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WaMu talks with shareholders collapse: source
June 15, 2011 / 10:40 PM / 6 years ago

WaMu talks with shareholders collapse: source

WILMINGTON, Delaware (Reuters) - Settlement talks with Washington Mutual Inc WAMUQ.PK shareholders to end their objections to the company’s proposed reorganization have collapsed, sources told Reuters on Wednesday.

Washington Mutual has been negotiating with creditors and shareholders to end its bankruptcy and get wide agreement on a plan to distribute about $7 billion.

The shareholders were the last large group opposing the plan and the company’s attorney recently said an outline agreement had been reached that would have given shareholders a stake in the post-bankruptcy company.

However, those talks failed as common shareholders feared any value was going to end up with preferred shareholders, according to one person with knowledge of the talks, who declined to be identified.

The collapse of the talks was first reported by Bloomberg News.

A Washington Mutual spokesman and a lawyer for the official committee of equity holders both declined to comment.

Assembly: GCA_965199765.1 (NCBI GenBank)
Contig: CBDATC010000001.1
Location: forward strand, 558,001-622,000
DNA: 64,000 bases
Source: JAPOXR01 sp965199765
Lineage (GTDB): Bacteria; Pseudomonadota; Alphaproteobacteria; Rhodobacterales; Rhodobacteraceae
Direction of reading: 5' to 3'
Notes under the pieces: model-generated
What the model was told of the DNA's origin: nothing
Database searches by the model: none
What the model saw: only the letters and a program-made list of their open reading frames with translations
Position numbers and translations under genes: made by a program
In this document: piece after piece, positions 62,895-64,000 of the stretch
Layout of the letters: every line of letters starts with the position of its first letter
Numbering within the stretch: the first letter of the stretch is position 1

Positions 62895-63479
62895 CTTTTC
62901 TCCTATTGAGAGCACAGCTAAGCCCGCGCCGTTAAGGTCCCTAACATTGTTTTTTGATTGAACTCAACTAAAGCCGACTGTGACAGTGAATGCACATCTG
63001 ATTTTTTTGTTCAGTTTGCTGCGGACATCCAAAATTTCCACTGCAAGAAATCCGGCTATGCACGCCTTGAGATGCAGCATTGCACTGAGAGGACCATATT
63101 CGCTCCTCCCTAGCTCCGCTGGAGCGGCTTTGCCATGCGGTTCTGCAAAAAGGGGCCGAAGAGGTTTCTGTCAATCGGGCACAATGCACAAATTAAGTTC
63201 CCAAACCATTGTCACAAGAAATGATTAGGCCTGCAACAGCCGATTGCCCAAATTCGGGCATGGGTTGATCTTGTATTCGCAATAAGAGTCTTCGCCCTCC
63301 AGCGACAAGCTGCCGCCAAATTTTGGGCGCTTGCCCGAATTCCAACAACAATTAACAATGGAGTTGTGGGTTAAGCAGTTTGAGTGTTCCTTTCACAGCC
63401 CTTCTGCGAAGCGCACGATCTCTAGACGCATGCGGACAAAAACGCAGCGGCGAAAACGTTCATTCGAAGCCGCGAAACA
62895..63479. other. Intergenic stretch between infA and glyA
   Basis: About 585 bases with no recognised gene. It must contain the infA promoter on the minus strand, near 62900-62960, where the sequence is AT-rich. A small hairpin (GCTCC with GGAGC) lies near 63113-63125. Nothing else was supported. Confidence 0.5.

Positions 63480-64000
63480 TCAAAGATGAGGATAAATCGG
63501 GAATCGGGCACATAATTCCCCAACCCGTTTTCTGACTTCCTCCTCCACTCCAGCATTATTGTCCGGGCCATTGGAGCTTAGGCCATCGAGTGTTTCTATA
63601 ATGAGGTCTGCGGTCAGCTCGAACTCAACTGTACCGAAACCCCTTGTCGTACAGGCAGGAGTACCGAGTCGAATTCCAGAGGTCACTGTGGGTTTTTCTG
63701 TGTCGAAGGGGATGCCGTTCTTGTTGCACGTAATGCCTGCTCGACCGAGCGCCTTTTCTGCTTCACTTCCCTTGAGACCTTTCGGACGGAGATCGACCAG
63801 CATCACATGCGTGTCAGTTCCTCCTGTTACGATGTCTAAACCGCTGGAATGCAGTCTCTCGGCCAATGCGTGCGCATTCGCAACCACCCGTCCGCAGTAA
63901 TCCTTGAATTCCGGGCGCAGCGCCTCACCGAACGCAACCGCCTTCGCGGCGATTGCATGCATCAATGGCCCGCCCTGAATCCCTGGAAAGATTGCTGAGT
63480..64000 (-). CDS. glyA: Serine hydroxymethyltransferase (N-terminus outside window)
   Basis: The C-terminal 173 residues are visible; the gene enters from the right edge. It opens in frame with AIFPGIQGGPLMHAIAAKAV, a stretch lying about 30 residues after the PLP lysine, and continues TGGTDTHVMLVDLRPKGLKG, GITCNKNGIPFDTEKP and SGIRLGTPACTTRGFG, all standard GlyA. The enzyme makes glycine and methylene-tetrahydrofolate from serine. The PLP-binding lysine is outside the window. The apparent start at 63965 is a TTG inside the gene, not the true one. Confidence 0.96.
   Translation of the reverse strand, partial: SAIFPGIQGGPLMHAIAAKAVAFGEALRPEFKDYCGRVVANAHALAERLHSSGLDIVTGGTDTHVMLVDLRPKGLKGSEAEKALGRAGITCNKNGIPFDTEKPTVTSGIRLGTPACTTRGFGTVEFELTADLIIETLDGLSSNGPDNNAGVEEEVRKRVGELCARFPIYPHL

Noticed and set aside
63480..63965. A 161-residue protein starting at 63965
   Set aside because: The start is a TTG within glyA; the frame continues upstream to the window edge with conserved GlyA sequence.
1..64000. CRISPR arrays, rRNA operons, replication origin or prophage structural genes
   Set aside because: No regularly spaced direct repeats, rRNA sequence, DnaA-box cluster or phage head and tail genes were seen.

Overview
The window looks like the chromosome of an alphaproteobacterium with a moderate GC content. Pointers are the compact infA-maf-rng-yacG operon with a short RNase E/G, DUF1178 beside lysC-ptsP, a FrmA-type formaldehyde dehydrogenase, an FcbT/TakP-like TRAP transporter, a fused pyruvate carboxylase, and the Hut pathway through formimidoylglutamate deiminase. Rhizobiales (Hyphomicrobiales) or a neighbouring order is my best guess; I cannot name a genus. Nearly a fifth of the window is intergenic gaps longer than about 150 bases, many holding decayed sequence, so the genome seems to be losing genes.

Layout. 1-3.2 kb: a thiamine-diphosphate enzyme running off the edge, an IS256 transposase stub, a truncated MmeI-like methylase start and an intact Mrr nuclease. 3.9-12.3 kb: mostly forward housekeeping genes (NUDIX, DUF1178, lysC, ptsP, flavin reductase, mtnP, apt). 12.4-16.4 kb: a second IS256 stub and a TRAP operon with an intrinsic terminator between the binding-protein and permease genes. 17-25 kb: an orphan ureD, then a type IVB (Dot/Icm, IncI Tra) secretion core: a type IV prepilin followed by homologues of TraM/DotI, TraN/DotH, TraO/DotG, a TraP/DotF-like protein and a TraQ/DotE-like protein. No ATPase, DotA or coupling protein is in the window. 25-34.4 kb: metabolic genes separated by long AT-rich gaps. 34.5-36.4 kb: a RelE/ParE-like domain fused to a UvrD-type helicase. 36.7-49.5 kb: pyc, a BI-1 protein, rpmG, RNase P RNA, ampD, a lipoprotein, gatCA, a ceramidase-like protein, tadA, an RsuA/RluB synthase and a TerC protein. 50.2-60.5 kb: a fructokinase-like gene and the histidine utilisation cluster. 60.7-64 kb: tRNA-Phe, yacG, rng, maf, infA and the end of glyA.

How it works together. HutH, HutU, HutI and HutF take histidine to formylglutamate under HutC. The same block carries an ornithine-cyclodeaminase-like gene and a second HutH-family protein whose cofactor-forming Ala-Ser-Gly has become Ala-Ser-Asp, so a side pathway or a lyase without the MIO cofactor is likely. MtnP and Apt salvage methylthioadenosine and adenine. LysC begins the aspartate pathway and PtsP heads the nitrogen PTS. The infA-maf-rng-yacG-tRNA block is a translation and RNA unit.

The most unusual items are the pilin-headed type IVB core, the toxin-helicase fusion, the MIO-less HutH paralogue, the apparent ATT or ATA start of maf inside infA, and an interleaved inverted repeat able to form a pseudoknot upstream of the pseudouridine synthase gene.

The company’s attorney said last week in a bankruptcy court hearing that, if talks with shareholders fail to produce a deal, the company will move ahead with its “Sixth Amended Plan,” which has already been put to a vote of creditors.

A hearing is tentatively scheduled for July 5 where Washington Mutual will ask a judge to approve that plan.

Shareholders are now likely to attack that plan. They filed notices with Delaware’s Bankruptcy Court on Wednesday they intend to take depositions from hedge funds that have been accused of alleged insider trading.

Those funds helped put together the Sixth Amended Plan and shareholders might try to prove insider trading claims, which might be the best bet for getting any money from the reorganization.

Washington Mutual filed for bankruptcy in September 2008, a day after regulators seized its bank in the biggest bank failure in U.S. history. The bank was immediately sold to JPMorgan Chase & Co (JPM.N) for $1.9 billion.

Reporting by Tom Hals; editing by Andre Grenon

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